Space makes the construction of immersive, interactive sounds more accessible

Much of today’s technology is obsessed with things we see, from photorealistic computer graphics, through an increasingly advanced computer interface, to new and improved virtual reality experiences. Our senses don’t stop at our eyes, however, and sound is an equally important part of having an immersive and believable experience. With a focus on visuals, however, creating evolutionary audio experiences has traditionally been more difficult and expensive, leaving sound-audio creators to get a price even though they know what tools to look for. That is the situation that Spatial Startup is trying to address, with a suite of tools and services to make such sounds more accessible to both entertainers and professionals alike.

Spatial, more formally SpatialX Inc., has a place that comes from some well-known names in entertainment and technology. Co-founders Calin Pacuraria and Michael Plitkins, for example, hail from Apple, Palm, and Nest, respectively, among other industry experiences. Darrell Rodriguez, who is in charge of operations, had been at Electronic Arts and Lucas Arts at some point. Handling marketing and communications, Jennifer Bowcock previously ran global communications for Dolby, and was previously a prominent member of the Apple PR team with responsibility for the iPhone, iPad, and Apple Store global expansion.

The entire Spatial team brought their common experiences and knowledge together and cooked them – over nearly four years – what they say is the perfect recipe for a landscape that promises to be make your visual and interactive experiences more believable. Instead of making up a single piece of music, with Spatial tools it is possible to create realistic soundscapes that grow and reverberate in real time.

With that given, the only way I could become aware of what Spatial is, through experiencing for myself, was: I visited Spatial Out There and Oakland, CA. Was the trip worth it? Heck yes, I will expand in more detail in a follow-up article that will include my interview with the team – but for now, I will say that my experience with Spatial was nothing short of canceled study festival.

Spatial has tools and services for curing those audio experiences that scale from the simplest retail installation to the most sophisticated theme park. Spatial Studio, for example, lets you create audio scenes in full 3D, dragging various audio elements into roles in the virtual space, just as you would create games; although Spatial Control, meanwhile, is the iOS app that controls that installation at your fingertips. Finally, Special Service is the cloud-based platform that connects all of these together, allowing you to manage the entire soundtrack as a technological wizard.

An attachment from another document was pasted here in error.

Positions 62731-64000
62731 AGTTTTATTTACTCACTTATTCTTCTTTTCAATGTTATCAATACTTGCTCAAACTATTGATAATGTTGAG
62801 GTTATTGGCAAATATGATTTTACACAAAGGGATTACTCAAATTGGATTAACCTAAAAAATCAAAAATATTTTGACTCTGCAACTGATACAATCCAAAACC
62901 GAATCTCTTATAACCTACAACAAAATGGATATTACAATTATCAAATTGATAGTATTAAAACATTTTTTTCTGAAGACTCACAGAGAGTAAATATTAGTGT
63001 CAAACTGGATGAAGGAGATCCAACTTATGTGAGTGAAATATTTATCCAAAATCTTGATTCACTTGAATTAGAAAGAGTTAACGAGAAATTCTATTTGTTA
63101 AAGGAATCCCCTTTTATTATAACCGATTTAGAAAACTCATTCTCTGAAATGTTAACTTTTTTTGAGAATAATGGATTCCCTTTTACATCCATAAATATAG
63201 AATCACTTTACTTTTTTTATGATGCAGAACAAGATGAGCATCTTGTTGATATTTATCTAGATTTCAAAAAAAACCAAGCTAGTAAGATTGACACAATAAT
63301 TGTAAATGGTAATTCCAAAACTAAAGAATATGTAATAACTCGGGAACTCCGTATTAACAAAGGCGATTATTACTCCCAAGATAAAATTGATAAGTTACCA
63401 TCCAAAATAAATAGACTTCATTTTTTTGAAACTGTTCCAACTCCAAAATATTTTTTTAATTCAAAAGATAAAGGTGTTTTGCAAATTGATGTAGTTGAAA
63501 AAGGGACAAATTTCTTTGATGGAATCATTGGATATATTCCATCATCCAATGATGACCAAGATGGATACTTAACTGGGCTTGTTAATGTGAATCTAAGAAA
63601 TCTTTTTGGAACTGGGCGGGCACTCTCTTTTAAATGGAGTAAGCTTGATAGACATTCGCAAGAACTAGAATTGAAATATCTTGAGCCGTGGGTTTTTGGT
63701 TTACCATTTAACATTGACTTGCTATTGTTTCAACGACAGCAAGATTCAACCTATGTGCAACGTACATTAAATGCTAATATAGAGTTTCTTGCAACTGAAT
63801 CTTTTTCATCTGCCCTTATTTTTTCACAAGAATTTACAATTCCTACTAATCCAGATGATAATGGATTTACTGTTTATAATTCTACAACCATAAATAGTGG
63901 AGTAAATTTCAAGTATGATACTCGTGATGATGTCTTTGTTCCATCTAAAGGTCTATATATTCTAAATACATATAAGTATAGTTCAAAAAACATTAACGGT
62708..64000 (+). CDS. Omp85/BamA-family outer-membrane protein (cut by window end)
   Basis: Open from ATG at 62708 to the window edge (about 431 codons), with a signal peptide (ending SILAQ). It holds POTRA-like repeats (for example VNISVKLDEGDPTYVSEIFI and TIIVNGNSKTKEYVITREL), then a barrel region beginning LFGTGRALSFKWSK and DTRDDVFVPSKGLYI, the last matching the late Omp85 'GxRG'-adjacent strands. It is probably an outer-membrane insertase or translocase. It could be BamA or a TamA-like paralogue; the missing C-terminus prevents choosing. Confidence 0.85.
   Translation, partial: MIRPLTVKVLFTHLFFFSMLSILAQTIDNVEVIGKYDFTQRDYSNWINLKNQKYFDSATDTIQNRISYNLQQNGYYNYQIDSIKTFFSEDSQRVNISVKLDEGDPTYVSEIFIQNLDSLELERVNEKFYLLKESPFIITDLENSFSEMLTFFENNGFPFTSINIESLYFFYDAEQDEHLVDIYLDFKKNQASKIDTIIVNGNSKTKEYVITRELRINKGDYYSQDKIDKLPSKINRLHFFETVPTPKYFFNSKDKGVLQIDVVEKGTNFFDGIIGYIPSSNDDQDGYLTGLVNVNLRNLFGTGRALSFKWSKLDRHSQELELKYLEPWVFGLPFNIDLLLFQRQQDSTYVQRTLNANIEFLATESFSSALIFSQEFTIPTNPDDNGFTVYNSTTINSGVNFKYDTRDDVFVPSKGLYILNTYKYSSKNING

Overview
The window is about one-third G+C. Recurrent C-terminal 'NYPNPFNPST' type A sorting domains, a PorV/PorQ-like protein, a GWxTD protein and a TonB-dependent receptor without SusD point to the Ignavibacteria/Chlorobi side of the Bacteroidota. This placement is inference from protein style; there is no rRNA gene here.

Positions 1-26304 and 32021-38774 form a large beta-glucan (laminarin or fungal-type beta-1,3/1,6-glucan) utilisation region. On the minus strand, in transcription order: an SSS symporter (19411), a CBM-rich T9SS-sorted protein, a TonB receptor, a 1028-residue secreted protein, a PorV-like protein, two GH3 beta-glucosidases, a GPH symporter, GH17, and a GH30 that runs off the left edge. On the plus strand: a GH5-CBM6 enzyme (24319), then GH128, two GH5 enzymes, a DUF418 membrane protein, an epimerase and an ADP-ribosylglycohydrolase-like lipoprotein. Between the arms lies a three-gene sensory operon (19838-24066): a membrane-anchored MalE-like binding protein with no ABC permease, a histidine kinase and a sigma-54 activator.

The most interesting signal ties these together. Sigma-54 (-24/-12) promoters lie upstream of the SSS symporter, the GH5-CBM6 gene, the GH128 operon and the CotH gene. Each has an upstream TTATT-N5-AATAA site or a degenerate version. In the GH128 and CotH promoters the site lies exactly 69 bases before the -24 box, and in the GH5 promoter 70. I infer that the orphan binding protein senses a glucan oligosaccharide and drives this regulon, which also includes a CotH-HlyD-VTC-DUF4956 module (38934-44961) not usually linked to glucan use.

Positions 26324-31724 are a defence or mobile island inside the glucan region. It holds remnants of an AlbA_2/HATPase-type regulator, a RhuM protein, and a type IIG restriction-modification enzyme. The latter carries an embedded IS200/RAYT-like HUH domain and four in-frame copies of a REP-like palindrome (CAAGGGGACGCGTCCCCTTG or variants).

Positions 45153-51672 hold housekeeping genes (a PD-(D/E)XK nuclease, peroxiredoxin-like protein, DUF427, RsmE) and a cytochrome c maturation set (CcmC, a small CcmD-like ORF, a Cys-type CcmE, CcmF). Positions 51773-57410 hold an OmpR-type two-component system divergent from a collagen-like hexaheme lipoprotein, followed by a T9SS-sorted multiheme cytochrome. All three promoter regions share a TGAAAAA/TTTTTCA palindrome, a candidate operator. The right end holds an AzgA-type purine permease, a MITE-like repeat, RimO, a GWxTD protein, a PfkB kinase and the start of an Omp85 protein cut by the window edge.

At the heart of it all is the Space Reality Engine. Like a game engine, the Spatial Reality engine can deliver real-time audio scenes, dealing with any type of interference whether it be touch sensors or computer vision systems. It is designed to run on off-the-shelf macOS and Linux computers, rather than requiring standard hardware, with industry-standard audio equipment.

A M1-powered Mac mini, for example, is enough for up to 128 channels simultaneously of Spatial sound. The platform is also capable of driving not only audio, but even electronic and other elements to create the necessary barrier of credibility.

While there are tools like this, what is unique to Spatial is its flexibility and ability to scale according to any need or budget. Speaking of budget, all the tools are instantly available to everyone for free for non-commercial use by submitting your application on the Spatial website. You need a Mac running macOS Mojave or above – Intel or Apple Silicon – as Linux support and sensor integration are currently only available for typical Spatial customers.

In total, you could put together a system for Spatial for less than $ 1,000 if you are starting from scratch.

With that software and hardware, you could create anything from a spooky spy house for Halloween, to a block party gathering with a day out feeling on Coney Island. Venues can range from using just a handful of speakers at home or on a small retail retail floor, to thousands of all sizes scattered throughout a theme park.

From entertainers to pros, Spatial aims to empower creators to craft the complete package, immersing people in a realistic and believable audio-visual experience that will lead them to a world that they could have thought but possible. While they may not be the first to offer audio-visual devices, what could make the difference – and make audio experiences mainstream – is just as accessible and easy to talk to. the Spatial system.